The Owl and the Pussycat by Edward Lear
The Owl and the Pussy-cat went to sea
In a beautiful pea-green boat,
They took some honey, and plenty of money,
Wrapped up in a five-pound note.
The Owl looked up to the stars above,
And sang to a small guitar,
“O lovely Pussy! O Pussy, my love,
What a beautiful Pussy you are,
What a beautiful Pussy you are!”
Pussy said to the Owl, “You elegant fowl!
How charmingly sweet you sing!
O let us be married! too long we have tarried:
But what shall we do for a ring?”
They sailed away, for a year and a day,
To the land where the Bong-Tree grows
And there in a wood a Piggy-wig stood
With a ring at the end of his nose,
With a ring at the end of his nose.
“Dear Pig, are you willing to sell for one shilling
Your ring?” Said the Piggy, “I will.”
So they took it away, and were married next day
By the Turkey who lives on the hill.
They dined on mince, and slices of quince,
Which they ate with a runcible spoon;
And hand in hand, on the edge of the sand,
They danced by the light of the moon,
They danced by the light of the moon.
In 1871 Edward Lear published a volume called Nonsense Songs which contained this much loved poem. He had written it in 1867 for 3 year old Janet Symonds, child of his friend John Addington Symonds. It is a simple poem, including made up words such as ‘runcible’ and ‘bong-tree’, about four animals and the love and marriage of two of them. The poem became Lear’s most popular poem and has attained iconic status. It was voted Britain’s favourite childhood poem in 2014, and Britain’s 45th favourite poem in 1995.
It is a ‘nonsense’ poem, so should we even try to analyse it? Lear was probably homosexual. His friend John Addington Symonds, although married, was a poet who explored homosexual desire. Does Lear deliberately make the genders of the animals vague? Most readers assume the cat is female because it is described as “beautiful”, and yet it is the cat who does the proposing, something that was definitely a male job in Victorian society. Lear did like to write of those who stepped outside convention or broke the rules. Are the owl and the cat eloping? Why have they wrapped money up inside money, and what is the significance of sailing for a year and a day? Both bird and cat are night hunters and in real life a cat would try to eat an owl, not dance with it in the moonlight. Do we need answers to these questions, or should we simply enjoy the fabulous imagery, language and seductive fantasy of it all?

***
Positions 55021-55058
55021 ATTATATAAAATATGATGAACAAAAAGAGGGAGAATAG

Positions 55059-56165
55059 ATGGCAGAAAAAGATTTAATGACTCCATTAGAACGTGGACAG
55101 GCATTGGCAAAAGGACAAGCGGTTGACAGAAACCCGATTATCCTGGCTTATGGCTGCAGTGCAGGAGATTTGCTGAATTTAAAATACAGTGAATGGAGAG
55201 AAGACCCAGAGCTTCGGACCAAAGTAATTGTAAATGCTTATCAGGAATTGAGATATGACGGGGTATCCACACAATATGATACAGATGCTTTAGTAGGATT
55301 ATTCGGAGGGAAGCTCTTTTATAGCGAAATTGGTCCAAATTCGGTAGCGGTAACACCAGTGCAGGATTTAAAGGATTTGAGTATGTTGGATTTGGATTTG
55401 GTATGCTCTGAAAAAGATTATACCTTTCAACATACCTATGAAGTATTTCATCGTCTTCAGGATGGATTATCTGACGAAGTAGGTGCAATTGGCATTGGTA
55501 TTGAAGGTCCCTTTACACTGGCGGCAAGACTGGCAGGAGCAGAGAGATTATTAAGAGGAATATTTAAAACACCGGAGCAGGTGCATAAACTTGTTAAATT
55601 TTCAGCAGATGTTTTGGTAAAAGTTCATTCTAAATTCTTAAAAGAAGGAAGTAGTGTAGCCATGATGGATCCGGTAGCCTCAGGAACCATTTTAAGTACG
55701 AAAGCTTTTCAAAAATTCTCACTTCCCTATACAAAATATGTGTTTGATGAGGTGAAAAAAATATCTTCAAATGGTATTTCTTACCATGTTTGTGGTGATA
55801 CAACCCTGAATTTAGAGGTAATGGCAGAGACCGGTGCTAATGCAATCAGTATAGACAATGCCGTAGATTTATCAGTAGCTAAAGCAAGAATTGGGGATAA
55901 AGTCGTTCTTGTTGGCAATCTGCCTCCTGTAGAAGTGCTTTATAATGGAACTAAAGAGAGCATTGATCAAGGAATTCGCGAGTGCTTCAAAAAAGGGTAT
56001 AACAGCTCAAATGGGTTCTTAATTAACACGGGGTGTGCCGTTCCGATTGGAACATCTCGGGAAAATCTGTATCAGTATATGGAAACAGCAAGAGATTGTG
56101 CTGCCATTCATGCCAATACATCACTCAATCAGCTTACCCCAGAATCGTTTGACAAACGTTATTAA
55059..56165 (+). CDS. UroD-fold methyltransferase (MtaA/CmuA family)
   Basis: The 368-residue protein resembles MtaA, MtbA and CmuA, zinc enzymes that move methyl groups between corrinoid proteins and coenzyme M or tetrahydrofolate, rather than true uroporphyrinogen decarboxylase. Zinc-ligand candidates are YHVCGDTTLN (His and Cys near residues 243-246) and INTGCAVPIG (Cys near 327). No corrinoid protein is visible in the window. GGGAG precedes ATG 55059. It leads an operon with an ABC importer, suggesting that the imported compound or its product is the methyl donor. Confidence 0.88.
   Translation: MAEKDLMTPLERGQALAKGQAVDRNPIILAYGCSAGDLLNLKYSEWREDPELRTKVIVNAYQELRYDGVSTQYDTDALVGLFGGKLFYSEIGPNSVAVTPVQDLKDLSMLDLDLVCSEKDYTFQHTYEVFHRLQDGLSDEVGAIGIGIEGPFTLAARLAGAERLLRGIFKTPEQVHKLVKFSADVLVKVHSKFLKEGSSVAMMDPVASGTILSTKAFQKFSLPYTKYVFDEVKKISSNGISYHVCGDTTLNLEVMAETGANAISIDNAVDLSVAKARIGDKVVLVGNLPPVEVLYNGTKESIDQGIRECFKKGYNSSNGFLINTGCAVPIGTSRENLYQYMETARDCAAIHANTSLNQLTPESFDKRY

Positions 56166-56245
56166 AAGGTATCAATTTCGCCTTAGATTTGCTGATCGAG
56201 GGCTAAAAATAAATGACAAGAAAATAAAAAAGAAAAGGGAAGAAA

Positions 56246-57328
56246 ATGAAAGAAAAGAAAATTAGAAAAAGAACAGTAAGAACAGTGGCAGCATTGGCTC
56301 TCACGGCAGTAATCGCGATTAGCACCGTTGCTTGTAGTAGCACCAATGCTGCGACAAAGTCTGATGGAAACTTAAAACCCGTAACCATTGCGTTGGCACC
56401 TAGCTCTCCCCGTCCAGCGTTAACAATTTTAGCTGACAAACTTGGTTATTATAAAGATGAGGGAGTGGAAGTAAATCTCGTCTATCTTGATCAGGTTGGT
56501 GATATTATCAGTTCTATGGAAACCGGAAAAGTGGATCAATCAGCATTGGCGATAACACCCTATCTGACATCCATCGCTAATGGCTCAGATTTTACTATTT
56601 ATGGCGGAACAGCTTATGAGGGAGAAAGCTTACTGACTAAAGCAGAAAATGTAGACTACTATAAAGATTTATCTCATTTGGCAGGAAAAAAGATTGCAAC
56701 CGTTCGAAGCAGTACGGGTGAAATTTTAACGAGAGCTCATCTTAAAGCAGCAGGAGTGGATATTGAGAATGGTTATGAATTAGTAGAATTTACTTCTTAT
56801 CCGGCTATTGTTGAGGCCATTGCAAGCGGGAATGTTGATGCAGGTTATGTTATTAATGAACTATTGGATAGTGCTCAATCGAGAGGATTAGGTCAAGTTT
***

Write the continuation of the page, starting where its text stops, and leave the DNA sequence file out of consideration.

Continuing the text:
Lear has structured his poem with great care. Its rhythm is hypnotic, there is a careful choice of sounds (eg, the plosive p sound in pussy, pea, plenty, pound is like the plucking of the guitar strings), and there are rhymes within lines (honey / money, owl / fowl) and at the ends of lines, like a sub-refrain in the poem. The words are short and easy for children, yet there is the odd nonsense word to challenge them and stimulate the imagination. It is designed to appeal to a child’s love of adventure and a liking for animals.
Did you know that the poem had a sequel, published after Lear’s death? It is The Children of the Owl and the Pussycat and reveals that the owl is male and the cat female, and their children are part fowl and part cat, and love eating mice.
The poem has entered popular culture in many ways – it has been set to music (by Stravinsky to name just one), cartooned, filmed, translated, illustrated, prequelled and sequelled. Eric Idle of Monty Python fame wrote a sequel showing the owl and cat defending their mince pies from a horde of rats. There is an excellent new biography, published last year, of Edward Lear – Mr Lear: A Life of Art and Nonsense by Jenny Uglow.
There are many videos devoted to The Owl and the Pussycat. Here are just two, an animation from 1934 and a choral version:
I have always wanted to sail away in a pea-green boat (though one day in it would be quite enough). And I’d need a bit more than just honey to eat. Can you recite this poem by heart? Did you also fall under its spell as a child? Share your thoughts on this poem by leaving a comment.
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